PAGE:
After weeks at sea, 277 Rohingya land in Bangladesh

277 Rohingya Muslim refugees who had been floating for weeks on a fishing boat in the Bay of Bengal have arrived on an island in Bangladesh

The Rohingya were being guarded and would be quarantined for 14 days to protect against the coronavirus, he said.

Louise Donovan, a spokeswoman for the U.N. refugee agency, said they received reports about the Rohingya being taken to the island. "We are seeking further information from the Bangladesh authorities,” she said.

Another group of 29 Rohingya reached the island on Sunday after weeks of floating at sea and failing to reach Malaysia.

Taking the refugees to Bhasan Char is an issue of concern for the U.N. and other international agencies. They earlier opposed a government plan to relocate 100,000 Rohingya there from crowded refugee camps in Cox's Bazar.

Bhasan Char was previously submerged by monsoon rains but the government said in January that it was ready to relocate the refugees there.

The navy was involved in a multimillion-dollar project in which flood protection embankments, houses, hospitals and mosques were built on the island. But so far, no refugees have agreed to voluntarily move there.

“The U.N.’s longstanding position is that comprehensive technical and protection assessments to evaluate the safety and sustainability of life on Bhasan Char are essential before any relocation to the island takes place," Donovan said. "The U.N. has long been prepared to proceed with onsite assessment work but has no presence on the island.”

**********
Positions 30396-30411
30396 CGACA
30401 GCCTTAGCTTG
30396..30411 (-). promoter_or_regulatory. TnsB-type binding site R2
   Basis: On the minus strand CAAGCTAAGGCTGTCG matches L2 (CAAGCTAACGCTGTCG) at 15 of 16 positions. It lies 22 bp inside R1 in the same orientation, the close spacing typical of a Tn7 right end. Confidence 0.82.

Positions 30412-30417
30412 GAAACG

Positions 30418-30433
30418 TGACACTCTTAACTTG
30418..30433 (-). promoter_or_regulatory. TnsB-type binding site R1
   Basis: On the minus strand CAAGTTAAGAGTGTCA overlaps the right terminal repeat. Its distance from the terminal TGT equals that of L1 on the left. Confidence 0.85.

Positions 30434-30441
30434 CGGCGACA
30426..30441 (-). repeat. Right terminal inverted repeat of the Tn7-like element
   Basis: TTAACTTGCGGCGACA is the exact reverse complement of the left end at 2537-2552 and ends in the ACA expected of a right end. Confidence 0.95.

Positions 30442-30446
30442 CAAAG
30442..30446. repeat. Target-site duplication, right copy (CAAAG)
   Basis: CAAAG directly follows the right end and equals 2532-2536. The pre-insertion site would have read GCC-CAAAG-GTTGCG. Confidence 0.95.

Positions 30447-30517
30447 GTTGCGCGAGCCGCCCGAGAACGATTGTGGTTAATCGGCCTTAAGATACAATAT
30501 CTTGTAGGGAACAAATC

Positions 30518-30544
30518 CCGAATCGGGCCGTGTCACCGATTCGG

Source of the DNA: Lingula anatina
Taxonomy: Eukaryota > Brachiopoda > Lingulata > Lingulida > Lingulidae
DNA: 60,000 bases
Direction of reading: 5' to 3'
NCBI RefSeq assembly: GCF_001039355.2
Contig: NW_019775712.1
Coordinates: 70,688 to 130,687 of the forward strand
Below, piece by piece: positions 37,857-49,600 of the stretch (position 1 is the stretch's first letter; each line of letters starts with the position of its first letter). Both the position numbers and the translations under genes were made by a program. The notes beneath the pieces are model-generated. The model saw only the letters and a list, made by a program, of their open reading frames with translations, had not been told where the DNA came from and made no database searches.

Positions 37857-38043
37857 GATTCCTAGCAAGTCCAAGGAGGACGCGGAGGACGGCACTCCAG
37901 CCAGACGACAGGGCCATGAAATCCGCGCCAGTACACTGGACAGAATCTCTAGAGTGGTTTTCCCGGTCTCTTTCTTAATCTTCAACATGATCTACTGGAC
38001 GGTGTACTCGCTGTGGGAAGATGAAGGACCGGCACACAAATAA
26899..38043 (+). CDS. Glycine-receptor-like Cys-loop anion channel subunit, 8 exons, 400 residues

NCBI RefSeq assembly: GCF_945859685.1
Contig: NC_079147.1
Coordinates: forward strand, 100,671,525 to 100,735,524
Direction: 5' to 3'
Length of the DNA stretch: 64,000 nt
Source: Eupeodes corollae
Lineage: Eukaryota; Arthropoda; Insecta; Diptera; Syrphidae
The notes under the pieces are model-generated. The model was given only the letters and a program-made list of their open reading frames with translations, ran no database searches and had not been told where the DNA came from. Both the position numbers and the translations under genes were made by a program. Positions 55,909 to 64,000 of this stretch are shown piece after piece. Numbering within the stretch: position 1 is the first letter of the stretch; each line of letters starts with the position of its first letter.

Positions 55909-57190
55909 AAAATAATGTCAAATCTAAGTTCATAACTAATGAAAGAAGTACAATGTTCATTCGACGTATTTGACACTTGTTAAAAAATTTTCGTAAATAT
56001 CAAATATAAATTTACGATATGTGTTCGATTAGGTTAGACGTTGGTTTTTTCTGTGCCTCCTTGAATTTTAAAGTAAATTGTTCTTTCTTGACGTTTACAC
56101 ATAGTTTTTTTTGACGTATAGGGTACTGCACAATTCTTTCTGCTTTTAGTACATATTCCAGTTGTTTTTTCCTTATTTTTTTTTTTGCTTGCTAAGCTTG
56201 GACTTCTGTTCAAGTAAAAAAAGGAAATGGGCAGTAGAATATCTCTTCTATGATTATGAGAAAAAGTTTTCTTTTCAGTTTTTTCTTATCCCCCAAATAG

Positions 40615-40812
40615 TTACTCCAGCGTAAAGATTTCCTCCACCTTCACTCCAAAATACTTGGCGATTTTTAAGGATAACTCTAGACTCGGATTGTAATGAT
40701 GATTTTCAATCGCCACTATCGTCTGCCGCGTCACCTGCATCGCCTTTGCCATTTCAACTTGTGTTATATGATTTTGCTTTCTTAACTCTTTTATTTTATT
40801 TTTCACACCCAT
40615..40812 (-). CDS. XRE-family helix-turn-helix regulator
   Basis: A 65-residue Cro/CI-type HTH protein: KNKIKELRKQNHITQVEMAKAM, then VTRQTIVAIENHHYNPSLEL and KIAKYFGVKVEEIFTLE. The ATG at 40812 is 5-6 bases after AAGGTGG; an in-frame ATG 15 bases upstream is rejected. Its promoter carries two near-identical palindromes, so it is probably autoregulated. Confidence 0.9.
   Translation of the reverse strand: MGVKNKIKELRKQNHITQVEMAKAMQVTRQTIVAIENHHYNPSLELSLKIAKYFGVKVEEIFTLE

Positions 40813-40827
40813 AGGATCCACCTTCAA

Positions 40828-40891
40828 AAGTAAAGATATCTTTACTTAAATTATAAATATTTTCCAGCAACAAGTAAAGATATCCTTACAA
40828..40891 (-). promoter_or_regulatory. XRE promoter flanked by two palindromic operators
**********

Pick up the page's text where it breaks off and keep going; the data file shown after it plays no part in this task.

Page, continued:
Rights groups recently said that hundreds of Rohingya had been stranded on at least two fishing trawlers in the seas between Bangladesh and Malaysia. They reportedly attempted to reach Malaysia, but failed because of strict patrols to keep out the coronavirus.

The United Nations, the British government and Human Rights Watch recently urged Bangladesh to shelter all the refugees floating at sea, but Foreign Minister A.K. Abdul Momen reacted sharply, saying all other nations in the Bay of Bengal region should share the responsibility of sheltering them.

Currently more than 1 million Rohingya refugees are living in the camps in Cox’s Bazar district. Most fled their homes in neighboring Myanmar after its military launched a harsh crackdown in response to an attack by a Rohingya insurgent group in 2017. Myanmar's security forces have been accused of committing mass rapes, killings and burning thousands of homes in the crackdown.

The Muslim Rohingya are not recognized as citizens in Buddhist-majority Myanmar, rendering them stateless, and also face other forms of state-sanctioned discrimination.